Security gurus weigh in on SA’s latest cyber attacks
Cyber security gurus, including Eugene Kaspersky, CEO of Kaspersky Lab, say the recent spike in cyber attacks in SA is a result of inadequate investment in cyber security and criminals capitalising on COVID-19. These “terrorist”-type attacks will continue in the near future, they say.
This week, the second largest private hospital operator in SA, Life Healthcare Group, became the most recent victim of a cyber attack, in the midst of the COVID-19 outbreak.
The hospital group was forced to bring in external cyber security experts and forensic teams “to advise and supplement internal teams and capacity” after the breach.
Life Healthcare is one of several South African entities that have been targeted by hackers this year. In February, Nedbank warned that the information of about 1.7 million clients was potentially affected by a data breach, and the following month, chemicals and fertiliser maker Omnia Holdings said its IT infrastructure was subject to a cyber attack.
The City of Johannesburg has also been a target, as were Capitec Bank and Telkom.
Says Kaspersky: “The recently reported cyber attack on a healthcare institution in South Africa highlights yet again the harsh reality that cyber criminals across the globe are continually on the lookout for ways to exploit the COVID-19 pandemic for their own gain.
“Regrettably, during the past months, we’ve seen many cyber attacks on hospitals and health institutions around the world, and we consider them to be nothing less than terrorist attacks.
“Given that this global pandemic will likely continue for some time, we expect cyber criminals to keep exploiting the coronavirus situation and, alas, we cannot rule out other healthcare institutions being targeted in future.”
Michael Tumusiime, lead security engineer at cyber security firm Checkpoint East Africa, says businesses must look at threats from an architectural perspective.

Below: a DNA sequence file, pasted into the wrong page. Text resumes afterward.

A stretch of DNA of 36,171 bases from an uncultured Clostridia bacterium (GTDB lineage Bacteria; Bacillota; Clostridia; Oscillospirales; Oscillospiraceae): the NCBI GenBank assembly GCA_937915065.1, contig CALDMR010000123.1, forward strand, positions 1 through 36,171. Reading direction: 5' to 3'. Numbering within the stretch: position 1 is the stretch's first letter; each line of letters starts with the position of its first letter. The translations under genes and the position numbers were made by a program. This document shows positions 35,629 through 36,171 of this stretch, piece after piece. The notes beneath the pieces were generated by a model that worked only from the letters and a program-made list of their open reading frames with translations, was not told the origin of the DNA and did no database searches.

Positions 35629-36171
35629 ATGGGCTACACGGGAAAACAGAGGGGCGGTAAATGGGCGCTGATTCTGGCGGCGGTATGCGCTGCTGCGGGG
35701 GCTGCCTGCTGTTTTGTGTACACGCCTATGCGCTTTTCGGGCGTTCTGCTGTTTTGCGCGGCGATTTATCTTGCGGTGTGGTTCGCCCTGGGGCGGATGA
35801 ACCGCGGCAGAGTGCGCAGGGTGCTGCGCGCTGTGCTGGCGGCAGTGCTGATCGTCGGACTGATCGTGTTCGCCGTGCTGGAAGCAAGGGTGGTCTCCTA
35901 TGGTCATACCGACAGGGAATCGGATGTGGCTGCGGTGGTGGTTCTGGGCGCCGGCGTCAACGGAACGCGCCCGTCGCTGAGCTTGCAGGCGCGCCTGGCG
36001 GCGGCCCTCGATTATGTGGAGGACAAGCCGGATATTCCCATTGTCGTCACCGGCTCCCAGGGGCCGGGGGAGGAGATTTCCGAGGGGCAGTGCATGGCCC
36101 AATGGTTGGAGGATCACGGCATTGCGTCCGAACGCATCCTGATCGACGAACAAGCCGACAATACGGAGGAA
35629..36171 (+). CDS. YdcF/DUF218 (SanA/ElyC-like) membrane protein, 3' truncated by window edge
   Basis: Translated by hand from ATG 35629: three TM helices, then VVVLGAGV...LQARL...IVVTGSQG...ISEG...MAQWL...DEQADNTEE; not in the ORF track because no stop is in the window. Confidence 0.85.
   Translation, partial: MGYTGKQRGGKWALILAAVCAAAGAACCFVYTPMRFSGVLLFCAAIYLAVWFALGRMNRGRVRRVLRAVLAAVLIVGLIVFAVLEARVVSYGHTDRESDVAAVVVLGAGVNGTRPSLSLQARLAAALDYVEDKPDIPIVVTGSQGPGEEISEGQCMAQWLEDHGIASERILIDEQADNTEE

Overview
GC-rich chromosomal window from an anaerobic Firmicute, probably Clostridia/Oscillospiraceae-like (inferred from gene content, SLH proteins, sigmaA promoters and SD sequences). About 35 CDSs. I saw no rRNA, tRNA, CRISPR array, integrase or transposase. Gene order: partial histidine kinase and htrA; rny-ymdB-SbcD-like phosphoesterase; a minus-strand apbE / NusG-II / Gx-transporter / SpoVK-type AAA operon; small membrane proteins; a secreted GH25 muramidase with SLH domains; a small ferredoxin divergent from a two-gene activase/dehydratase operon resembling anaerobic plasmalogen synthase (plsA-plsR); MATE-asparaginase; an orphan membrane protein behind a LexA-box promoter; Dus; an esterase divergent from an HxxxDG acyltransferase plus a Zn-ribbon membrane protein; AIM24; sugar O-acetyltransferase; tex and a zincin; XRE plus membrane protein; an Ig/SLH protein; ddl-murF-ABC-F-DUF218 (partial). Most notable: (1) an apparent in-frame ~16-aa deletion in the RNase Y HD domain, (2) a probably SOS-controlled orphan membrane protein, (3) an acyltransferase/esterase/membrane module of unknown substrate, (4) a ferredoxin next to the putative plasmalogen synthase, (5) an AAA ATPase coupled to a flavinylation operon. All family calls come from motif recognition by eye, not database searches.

“What happened to Life Healthcare is not unique; it is something that is happening globally. When COVID-19 kicked off, we saw many customers in Europe being targeted with fictitious COVID-19-related e-mails and domains.
“Africa has followed closely behind, as we are now starting to see these attacks reach our continent. We can also expect this trend to continue if companies use generation three and four security to ward off generation five and six attacks.
“With people working from home, the perimeter has moved, therefore you can no longer protect your assets just by using perimeter security.”
Tumusiime explains: “You need to think about the different ways that people access information and the different assets to protect against. Think mobile threats, think about security in the cloud, think about IOT devices and have a comprehensive security approach protecting those. It also helps if you have an incident response plan to help in the mitigation and recovery in case you get compromised.”
Earlier this month, Telkom reportedly fell victim to the group behind the Sodinokibi ransomware, also known as REvil.
Zaheer Ebrahim, senior sales engineer SA at Trend Micro Sub-Saharan Africa, says even though ransomware attacks are a constant risk in the digital landscape, “a new type of malicious software-based on the Java programming language has been discovered in the wild.
“Dubbed PonyFinal, it sees hackers gain access to a company’s system via a brute-force attack. Once inside, they deliver the ransomware payload.”
He says beyond the way the attack is propagated, PonyFinal is unique from other ransomware in that it is activated by human operators and not automated.
“This is reflected in how it can hibernate until such time as the attacker decides it can cause the most financial damage to the target organisation.
“Essentially, the malware deploys a script to perform data dumps. Perhaps more concerning is the fact that the malware ‘waits’ for the ideal time to make the most financial gain before it executes, remaining undetected on the infected system until it is too late. Subsequently, as per any other ransomware, the company files are then encrypted, and a ransom note is left.”